|Publication number||US3785088 A|
|Publication date||Jan 15, 1974|
|Filing date||Feb 26, 1973|
|Priority date||Feb 26, 1973|
|Publication number||US 3785088 A, US 3785088A, US-A-3785088, US3785088 A, US3785088A|
|Original Assignee||Guarriello T|
|Export Citation||BiBTeX, EndNote, RefMan|
|Patent Citations (7), Referenced by (26), Classifications (6)|
|External Links: USPTO, USPTO Assignment, Espacenet|
[ Jan. 15, 11974 NURSERY POT  Inventor: Theodore J. Guarriello, 33 Van Blarcom Ln., Wyckoff, NJ. 07481 [221 Filed: Feb. 26, 1973 21 Appl. No.: 335,521
 U.S. CI. 47/34  Int. Cl A0lg 9/02  Field of Search 47/34, 34.13, 37, 47/1.2
 References Cited UNITED STATES PATENTS 231,086 8/1880 Pimley 47/34 955,644 4/1910 Hershkovitz 47/34 2,814,427 11/1957 Emery 47/34 UX 3,027,684 4/1962 Keiding.... 47/34 3,315,4I0 4/1967 French 47/34 FOREIGN PATENTS OR APPLICATIONS 930,534 7/1963 Great Britain 47/34.l3
1,561,341 2/1969 France 47/34 Primary ExaminerI-Iubert E. Bagwill Att0rneyDonald D. Jeffery 5 7] ABSTRACT A nursery pot having a first series of vertically and circumferentially spaced, relatively large openings in the side wall of the pot, and a second series of openings at the juncture of the side wall and the bottom of the pot. Both series of openings permit drainage of excess moisture from and entry of ambient air into the pot to promote root growth, with the second series of openings being bounded by inwardly directed flanges for the purpose of directing root growth in the vicinity of the second series of openings inwardly toward the center of the pot rather than outwardly through the bottom openings.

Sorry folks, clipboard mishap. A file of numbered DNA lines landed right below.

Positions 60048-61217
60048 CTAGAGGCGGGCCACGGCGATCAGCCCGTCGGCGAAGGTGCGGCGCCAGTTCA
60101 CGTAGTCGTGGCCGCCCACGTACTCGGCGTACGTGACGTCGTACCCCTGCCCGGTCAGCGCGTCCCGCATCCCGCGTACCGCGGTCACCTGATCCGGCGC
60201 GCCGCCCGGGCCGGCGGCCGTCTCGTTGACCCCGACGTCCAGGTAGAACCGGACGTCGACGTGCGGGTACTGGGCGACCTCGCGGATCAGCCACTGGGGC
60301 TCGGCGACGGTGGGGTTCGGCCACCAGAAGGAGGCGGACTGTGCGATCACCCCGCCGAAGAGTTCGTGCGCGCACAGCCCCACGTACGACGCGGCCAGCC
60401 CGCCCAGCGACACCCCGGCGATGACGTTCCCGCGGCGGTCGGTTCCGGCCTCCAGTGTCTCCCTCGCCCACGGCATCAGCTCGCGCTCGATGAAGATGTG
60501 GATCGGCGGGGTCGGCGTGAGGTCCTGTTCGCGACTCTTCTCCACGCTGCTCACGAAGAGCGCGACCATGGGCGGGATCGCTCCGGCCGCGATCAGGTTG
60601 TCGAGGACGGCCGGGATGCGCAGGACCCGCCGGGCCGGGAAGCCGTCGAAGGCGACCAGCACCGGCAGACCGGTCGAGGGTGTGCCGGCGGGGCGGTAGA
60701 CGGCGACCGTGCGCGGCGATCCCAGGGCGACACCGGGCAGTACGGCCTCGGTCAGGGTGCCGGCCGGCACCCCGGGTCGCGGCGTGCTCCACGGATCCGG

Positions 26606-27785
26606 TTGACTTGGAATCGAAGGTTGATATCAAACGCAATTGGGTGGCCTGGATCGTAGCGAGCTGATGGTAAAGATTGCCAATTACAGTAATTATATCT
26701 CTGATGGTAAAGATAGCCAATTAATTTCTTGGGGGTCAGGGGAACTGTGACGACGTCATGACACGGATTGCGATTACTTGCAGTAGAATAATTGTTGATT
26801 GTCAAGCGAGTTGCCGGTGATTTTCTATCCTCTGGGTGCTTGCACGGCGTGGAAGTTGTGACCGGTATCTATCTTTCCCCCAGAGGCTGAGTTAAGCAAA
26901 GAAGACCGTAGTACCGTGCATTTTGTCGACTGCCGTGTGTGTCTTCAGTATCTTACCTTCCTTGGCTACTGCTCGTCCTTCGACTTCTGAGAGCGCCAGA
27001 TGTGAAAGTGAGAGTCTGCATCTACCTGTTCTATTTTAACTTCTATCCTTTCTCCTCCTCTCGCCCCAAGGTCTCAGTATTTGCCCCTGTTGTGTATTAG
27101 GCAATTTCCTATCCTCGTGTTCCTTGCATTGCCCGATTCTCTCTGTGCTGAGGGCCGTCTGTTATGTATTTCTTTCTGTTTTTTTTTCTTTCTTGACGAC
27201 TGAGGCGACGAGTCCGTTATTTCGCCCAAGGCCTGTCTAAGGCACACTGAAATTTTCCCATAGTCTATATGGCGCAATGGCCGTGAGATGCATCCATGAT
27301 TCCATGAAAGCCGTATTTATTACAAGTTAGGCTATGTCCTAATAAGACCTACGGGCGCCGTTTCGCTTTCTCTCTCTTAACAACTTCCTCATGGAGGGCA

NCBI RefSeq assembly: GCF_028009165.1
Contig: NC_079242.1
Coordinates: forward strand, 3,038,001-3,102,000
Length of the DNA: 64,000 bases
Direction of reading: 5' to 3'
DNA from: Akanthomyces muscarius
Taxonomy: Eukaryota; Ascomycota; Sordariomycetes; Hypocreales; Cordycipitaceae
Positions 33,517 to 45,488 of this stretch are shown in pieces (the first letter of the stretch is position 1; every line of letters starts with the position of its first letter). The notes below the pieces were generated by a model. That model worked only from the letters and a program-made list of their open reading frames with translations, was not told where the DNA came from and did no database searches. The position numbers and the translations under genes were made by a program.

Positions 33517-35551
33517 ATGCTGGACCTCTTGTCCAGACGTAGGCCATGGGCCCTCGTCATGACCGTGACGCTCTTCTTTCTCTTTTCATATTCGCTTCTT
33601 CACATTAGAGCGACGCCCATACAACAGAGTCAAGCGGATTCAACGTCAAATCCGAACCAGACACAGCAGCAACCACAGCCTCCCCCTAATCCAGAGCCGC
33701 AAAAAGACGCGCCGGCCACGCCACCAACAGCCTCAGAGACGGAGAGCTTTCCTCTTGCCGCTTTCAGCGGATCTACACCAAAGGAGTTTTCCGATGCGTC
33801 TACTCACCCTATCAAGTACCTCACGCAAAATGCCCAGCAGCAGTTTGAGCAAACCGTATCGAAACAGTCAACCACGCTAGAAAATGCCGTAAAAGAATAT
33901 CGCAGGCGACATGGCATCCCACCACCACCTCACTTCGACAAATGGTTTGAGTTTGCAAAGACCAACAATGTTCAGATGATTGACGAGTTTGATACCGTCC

5 CIaims, 3 Drawing Figures NURSERY POT BACKGROUND OF THE INVENTION The present invention relates as indicated to a nursery pot and relates more specifically to a pot or container for containing plants or nursery stock in a growing media or mixture.
DESCRIPTION OF THE PRIOR ART Provision of drainage holes in the side walls and bottom of pots or containers of the type generally described has long been known in the art. Examples of pots having drainage openings in the side walls are U. S. Pats. Nos. 1,272,713; 2,404,370 and 955,644, with the latter also disclosing a central drain hole in the bottom wall of the container. The provision of drainage holes effects two desired results, first, the drainage from the pot of excess water or liquid thereby preventing overwatering of the plant. Secondly, the provision of drainage holes permits air to circulate more freely within the pot thereby promoting root growth and consequently resulting in faster growing plants.